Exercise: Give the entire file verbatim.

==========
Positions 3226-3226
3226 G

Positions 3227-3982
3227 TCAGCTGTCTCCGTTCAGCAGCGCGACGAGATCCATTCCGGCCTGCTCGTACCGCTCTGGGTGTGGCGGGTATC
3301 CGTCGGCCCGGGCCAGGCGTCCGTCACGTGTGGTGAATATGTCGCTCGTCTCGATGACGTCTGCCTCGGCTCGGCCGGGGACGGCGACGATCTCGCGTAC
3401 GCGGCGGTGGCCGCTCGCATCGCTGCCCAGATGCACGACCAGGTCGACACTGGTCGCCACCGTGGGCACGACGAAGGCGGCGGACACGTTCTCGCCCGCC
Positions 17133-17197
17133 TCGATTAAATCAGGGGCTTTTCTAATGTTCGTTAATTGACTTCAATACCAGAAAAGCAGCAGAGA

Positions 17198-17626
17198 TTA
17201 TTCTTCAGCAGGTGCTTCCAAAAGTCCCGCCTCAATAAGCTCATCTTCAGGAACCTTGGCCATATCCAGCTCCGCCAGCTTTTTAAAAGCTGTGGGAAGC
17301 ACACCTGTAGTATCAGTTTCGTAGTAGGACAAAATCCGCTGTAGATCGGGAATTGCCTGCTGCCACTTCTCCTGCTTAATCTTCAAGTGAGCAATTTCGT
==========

Positions 3226-3226
3226 G

Positions 3227-3982
3227 TCAGCTGTCTCCGTTCAGCAGCGCGACGAGATCCATTCCGGCCTGCTCGTACCGCTCTGGGTGTGGCGGGTATC
3301 CGTCGGCCCGGGCCAGGCGTCCGTCACGTGTGGTGAATATGTCGCTCGTCTCGATGACGTCTGCCTCGGCTCGGCCGGGGACGGCGACGATCTCGCGTAC
3401 GCGGCGGTGGCCGCTCGCATCGCTGCCCAGATGCACGACCAGGTCGACACTGGTCGCCACCGTGGGCACGACGAAGGCGGCGGACACGTTCTCGCCCGCC
Positions 17133-17197
17133 TCGATTAAATCAGGGGCTTTTCTAATGTTCGTTAATTGACTTCAATACCAGAAAAGCAGCAGAGA

Positions 17198-17626
17198 TTA
17201 TTCTTCAGCAGGTGCTTCCAAAAGTCCCGCCTCAATAAGCTCATCTTCAGGAACCTTGGCCATATCCAGCTCCGCCAGCTTTTTAAAAGCTGTGGGAAGC
17301 ACACCTGTAGTATCAGTTTCGTAGTAGGACAAAATCCGCTGTAGATCGGGAATTGCCTGCTGCCACTTCTCCTGCTTAATCTTCAAGTGAGCAATTTCGT